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West Michigan hospital system: 'We are starting to see more deaths' amid COVID surge

Karen Bouffard
The Detroit News

The 14-hospital Spectrum Health system is restricting COVID-19 testing, expanding intensive care capacity and deferring non-essential surgeries to cope with an explosion of coronavirus cases in West Michigan, health system officials said Wednesday.

"Even with these actions, the reality is that Spectrum Health and our hospitals across the state will be hitting their capacity in a matter of days, and so we must change this trajectory of community spread," Spectrum Health President and CEO Tina Freese Decker said during a call with media.

"We are starting to see more deaths in the last three weeks," she added. "The mortality rate for those hospitalized with COVID-19 in West Michigan is about one in every 10 people."

Security personnel check potential patients for COVID-19 symptoms outside the emergency department at Spectrum Health Hospital in Grand Rapids.

The health system's 14 hospitals had 289 patients hospitalized with the virus as of Wednesday. The current positivity rate for about 4,000 COVID-19 tests daily is 14%, Decker said. So many people are sick that, as of Wednesday, the health system only is testing people with symptoms to conserve testing supplies. 

Spectrum is working to increase COVID-19 beds at its hospitals, but is also concerned about having enough clinical staff to treat patients.

"We know our colleagues at other hospitals and facilities are experiencing the same exponential trend that we are experiencing, and that's quite different from the last time when there were places we could go throughout the state or country for staffing or for availability of services for people," Decker said. 

The surge in West Michigan is part of a statewide upswing that had 6,008 new cases reported Wednesday by the Michigan Department of Health and Human Services, with 42 more deaths.  Wednesday's numbers brought state totals to 229,285 confirmed cases and 7,766 total confirmed deaths since Michigan's first cases on March 10.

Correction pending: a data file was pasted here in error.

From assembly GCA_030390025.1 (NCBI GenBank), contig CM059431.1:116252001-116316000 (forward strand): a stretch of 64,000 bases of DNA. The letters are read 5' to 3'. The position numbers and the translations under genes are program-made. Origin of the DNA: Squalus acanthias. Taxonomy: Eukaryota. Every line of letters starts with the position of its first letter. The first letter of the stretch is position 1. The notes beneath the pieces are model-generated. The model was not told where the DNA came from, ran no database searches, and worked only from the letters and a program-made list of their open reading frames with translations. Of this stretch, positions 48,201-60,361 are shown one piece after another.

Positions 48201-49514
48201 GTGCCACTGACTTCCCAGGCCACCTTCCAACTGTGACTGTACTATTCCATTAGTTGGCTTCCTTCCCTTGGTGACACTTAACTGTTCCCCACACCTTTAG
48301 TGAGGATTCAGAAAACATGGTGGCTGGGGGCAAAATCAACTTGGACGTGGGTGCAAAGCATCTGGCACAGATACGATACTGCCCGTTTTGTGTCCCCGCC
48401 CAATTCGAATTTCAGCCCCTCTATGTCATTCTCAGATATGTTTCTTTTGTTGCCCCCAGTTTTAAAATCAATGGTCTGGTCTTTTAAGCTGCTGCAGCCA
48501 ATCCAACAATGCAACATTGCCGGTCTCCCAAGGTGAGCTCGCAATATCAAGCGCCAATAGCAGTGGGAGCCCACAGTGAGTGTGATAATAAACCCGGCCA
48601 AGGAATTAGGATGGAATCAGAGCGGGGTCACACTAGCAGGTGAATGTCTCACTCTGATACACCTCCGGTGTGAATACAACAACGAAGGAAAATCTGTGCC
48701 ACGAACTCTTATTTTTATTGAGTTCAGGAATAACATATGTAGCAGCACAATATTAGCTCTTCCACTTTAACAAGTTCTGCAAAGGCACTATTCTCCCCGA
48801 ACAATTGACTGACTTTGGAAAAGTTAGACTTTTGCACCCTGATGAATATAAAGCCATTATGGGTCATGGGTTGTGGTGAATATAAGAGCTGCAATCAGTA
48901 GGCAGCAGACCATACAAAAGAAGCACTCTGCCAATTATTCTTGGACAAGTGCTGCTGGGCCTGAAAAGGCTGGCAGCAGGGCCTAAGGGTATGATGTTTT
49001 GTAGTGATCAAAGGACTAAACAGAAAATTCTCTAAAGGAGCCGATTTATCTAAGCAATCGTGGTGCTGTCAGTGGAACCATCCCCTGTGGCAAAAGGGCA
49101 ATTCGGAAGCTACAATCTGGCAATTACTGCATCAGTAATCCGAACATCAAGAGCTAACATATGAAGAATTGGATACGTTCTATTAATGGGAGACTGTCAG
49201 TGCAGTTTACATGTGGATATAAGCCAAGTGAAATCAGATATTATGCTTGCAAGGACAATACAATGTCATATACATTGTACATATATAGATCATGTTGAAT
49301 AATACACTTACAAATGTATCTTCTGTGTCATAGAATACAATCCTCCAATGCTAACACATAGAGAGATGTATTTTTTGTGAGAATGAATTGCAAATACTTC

Cases have increased throughout the state, most notably in West Michigan, the Upper Peninsula and other rural areas that were largely unscathed last spring, when the pandemic raged in Southeast  Michigan.

Five of Trinity Health's eight Michigan hospitals are "pretty much full," said Dr. Rosalie Tocco-Bradley, chief clinical officer at Trinity, told The Detroit News on Tuesday.  

"Two of our largest hospitals, Mercy Muskegon and St. Mary in Grand Rapids, are being hit hard," she said. "Muskegon is full to the brim, and not only are they full, but they have a large number of staff who are quarantining."

Although there are not as many critical COVID-19 patients as there were in the spring, Tocco-Bradley said, hospitals are struggling and don't have enough beds to continue elective surgeries in Muskegon. Trinity started curtailing elective surgeries on Friday.

The pressures in West Michigan come as the nation set a record Tuesday with nearly 62,000 hospitalized, topping highs previously reached in late April and mid-July, according to statistics compiled by the COVID Tracking Project.

The state reported nearly 3,000 confirmed or suspected COVID-19 patients hospitalized on Tuesday, more than 1,300 of them in West Michigan. The number of statewide confirmed cases in hospitals marks a 42% increase from just a week earlier.

The number of COVID-19 patients in intensive care units also climbed nearly 50% to 595 from a week ago, while patients on ventilators statewide rose 40% to 257, according to the state. Dr. Joneigh Khaldun, the state's chief medical executive, said she's "very concerned" about what she's seeing across Michigan.

New cases are five times the amount recorded in early September.

Staff Writer Sarah Rahal contributed.

kbouffard@detroitnews.com

Twitter: @kbouffardDN